Journal of Soils and Sediments

, Volume 17, Issue 11, pp 2677–2690 | Cite as

Modeling the sedimentary response of a large Pyrenean basin to global change

  • Albert HerreroEmail author
  • Cristina Buendía
  • Gianbattista Bussi
  • Sergi Sabater
  • Damià Vericat
  • Antoni Palau
  • Ramon J. Batalla
Transfer of Sediments and Contaminants in Catchments and Rivers



Erosion processes at the catchment scale control a basin’s morphology and sediment patterns in the river network. Eroded sediments are transported and deposited downstream and may cause environmental problems and relevant effects on water storage and hydropower infrastructures. Quantification of water and sediment yield is complex due to the physical processes involved and their temporal and spatial variability, especially at the light of current global change.

Materials and methods

Numerical models that use spatially distributed information constitute a useful tool for these estimates, when sufficient input data are available. In this study, we applied the hydrological and sedimentological TETIS model to determine the patterns of water and sediment yield in a large mountain catchment. Flow discharge data obtained from two gauged stations were used for calibration and validation of the hydrological sub-model. Data from two reservoir bathymetries at the outlet of the study area were used for calibration of the sedimentological sub-model. After model calibration, several scenarios of climate and land use change were simulated.

Results and discussion

Climate scenarios show a general decrease in average annual precipitation and an increase in temperature, associated with an increase in extreme rainfall events. Global change scenarios lead to a counteracting effect between the increase in sediment transport during extreme events and the decrease in sediment erosion associated with afforestation following the abandonment of agricultural land. In the case of the most extreme climate scenario combined with total catchment deforestation, the model indicates a complete siltation of the reservoir by 2050.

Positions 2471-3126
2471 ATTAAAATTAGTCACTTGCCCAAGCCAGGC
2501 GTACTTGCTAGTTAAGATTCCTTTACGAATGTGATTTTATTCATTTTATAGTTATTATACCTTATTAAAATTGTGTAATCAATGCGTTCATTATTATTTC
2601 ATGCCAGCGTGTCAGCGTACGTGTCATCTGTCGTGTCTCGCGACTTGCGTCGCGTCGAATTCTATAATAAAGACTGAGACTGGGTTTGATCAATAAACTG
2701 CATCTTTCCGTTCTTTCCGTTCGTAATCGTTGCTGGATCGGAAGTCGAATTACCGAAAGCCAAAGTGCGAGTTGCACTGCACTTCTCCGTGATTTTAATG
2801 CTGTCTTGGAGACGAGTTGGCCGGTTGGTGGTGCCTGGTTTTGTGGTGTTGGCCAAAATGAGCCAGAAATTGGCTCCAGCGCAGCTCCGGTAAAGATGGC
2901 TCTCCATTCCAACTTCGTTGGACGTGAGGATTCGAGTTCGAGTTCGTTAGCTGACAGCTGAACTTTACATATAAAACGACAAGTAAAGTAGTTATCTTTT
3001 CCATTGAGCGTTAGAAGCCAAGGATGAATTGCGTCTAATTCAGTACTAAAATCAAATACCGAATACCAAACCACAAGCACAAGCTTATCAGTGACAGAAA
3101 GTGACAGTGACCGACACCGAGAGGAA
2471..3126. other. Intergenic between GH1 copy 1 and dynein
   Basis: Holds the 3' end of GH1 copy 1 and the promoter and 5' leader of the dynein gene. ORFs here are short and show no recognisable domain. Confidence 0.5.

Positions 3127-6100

Model performance emphasizes its potential as a tool for evaluating water and sediment yield for large catchments, as well as of its usefulness for water and sediment management in light of future climate and land use change scenarios.


Global change Hydrology Reservoir siltation River Noguera Pallaresa Sediment yield TETIS model 



This work has been supported by the Biodiversity Conservation Plan of ENDESA S.A., within the A3 project “Analysis of the effects of global change on water resources and potential ecological status of water bodies in basins of high hydropower activity (Noguera Pallaresa, Lleida, Spain)”. Damià Vericat has a Ramon y Cajal Fellowship (RYC-2010-06264) funded by the Spanish Ministry of Economy and Competiveness. We thank Endesa Generación S.A. for the support during the bathymetric surveys in 2015. Finally, we acknowledge the support from the Economy and Knowledge Department of the Catalan Government through the Consolidated Research Groups: 2014 SGR 645 (RIUS—Fluvial Dynamics Research Group) and 2014 SGR 291 (ICRA—Catalan Institute for Water Research).


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Copyright information

© Springer-Verlag Berlin Heidelberg 2017

Authors and Affiliations

  • Albert Herrero
    • 1
    • 2
    Email author
  • Cristina Buendía
    • 1
    • 2
  • Gianbattista Bussi
    • 3
  • Sergi Sabater
    • 1
  • Damià Vericat
    • 2
    • 4
  • Antoni Palau
    • 2
  • Ramon J. Batalla
    • 1
    • 2
    • 5
  1. 1.Catalan Institute for Water ResearchGironaSpain
  2. 2.Fluvial Dynamics Research Group (RIUS)University of LleidaLleidaSpain
  3. 3.School of Geography and the EnvironmentUniversity of OxfordOxfordUK
  4. 4.Forest Science Centre of CataloniaSolsonaSpain
  5. 5.Faculty of Forest Sciences and Natural ResourcesAustral University of ChileValdiviaChile

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